On our Resources page, we have a section on our Educational Philosophy which says the following:
‘Our courses have been designed to be “experiential based” learning which means we guide students through the learning experience. The knowledge they acquire in the course lessons are part of the learning experience, but there is always a lot more to it than just reading. All the way through the learning experience, students have access to the full support of their tutor: so if things get too hard, we can help them get over the bumps, but if things get too easy, the tutor can guide and challenge them to extend their knowledge further. In this way we are more able to adjust to the varying potential of each student.
There are two types of students: “Information Gathers” and “Information Processors”. The former is only interested in acquiring facts for the sake of facts, while the latter is more interested in acquiring information and then processing what they have learnt. It is the “Information Processors” that find our courses suitable to their needs.
We continue to develop our style of education that is more relevant to the world of the future; where our students benefit from the knowledge acquired and graduate with a worthy qualification …’
As a lifelong learner, I thought I would unpack our philosophy and hopefully help some of you on any quests for knowledge and self-improvement that you might be pursuing at the moment.
Gathering and Processing
When learning about an unfamiliar topic, you are bombarded by information, facts, methods and important names; many of these will be vital to understand the subject successfully. An information gatherer will seek to collect snippets of information or little facts. This could be an excellent way to show off at a dinner party or use in conversation but is of limited use to improving knowledge.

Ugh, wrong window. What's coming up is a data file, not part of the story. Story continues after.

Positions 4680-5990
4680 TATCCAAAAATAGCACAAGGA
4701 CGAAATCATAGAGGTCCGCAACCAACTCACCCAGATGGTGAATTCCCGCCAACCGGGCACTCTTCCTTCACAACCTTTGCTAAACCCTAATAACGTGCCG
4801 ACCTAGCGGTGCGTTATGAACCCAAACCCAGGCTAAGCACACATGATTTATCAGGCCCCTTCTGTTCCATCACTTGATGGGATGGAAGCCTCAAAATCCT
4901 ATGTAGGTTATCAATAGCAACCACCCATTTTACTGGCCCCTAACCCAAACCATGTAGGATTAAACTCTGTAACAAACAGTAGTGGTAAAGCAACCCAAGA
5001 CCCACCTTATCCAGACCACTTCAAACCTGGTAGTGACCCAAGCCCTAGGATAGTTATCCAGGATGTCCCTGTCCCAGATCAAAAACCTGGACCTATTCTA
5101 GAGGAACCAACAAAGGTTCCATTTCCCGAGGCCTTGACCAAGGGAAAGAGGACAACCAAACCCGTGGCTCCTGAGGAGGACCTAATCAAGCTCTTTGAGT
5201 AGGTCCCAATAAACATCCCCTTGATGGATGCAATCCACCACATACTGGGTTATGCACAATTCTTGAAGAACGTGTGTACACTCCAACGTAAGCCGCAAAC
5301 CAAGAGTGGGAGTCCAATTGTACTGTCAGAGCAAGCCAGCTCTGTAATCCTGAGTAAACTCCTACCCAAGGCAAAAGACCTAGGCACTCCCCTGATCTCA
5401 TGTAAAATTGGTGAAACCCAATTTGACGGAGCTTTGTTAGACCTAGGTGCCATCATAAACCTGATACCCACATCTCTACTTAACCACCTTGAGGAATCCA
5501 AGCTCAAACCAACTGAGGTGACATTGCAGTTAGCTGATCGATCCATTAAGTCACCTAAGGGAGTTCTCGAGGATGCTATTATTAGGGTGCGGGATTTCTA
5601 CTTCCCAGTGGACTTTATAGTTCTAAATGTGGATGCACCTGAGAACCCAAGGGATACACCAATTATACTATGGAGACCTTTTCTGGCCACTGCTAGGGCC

More work needs to be done with that information to turn disparate facts into knowledge that can be used to solve problems and answer questions. We need to put that knowledge into a structure of how a problem works. For instance, knowing that the speed of light is 299,792,458 m/s (I had to Google that) is not useful on its own; it is much more helpful when you know that the Sun is also 14,900,000,000 meters away (I had to look this up too). From these together, we can work out that light takes roughly 5 seconds to reach the Earth. With enough of these chunks of information, I can start doing some seriously useful things; but only after putting the pieces of the puzzle together. This is what the processor does that the gatherer neglects.
We all can be gatherers or processors depending on our mindset and should check our attitude when going about learning. I’ve noticed that a good sign that I am processing information is that I’m connecting what I’ve learnt to what I know. This is how we come up with new ideas (or hypotheses if you’re feeling scientific) by combining existing understandings to make original observations. So see what you can come up with and keep yourself on your toes!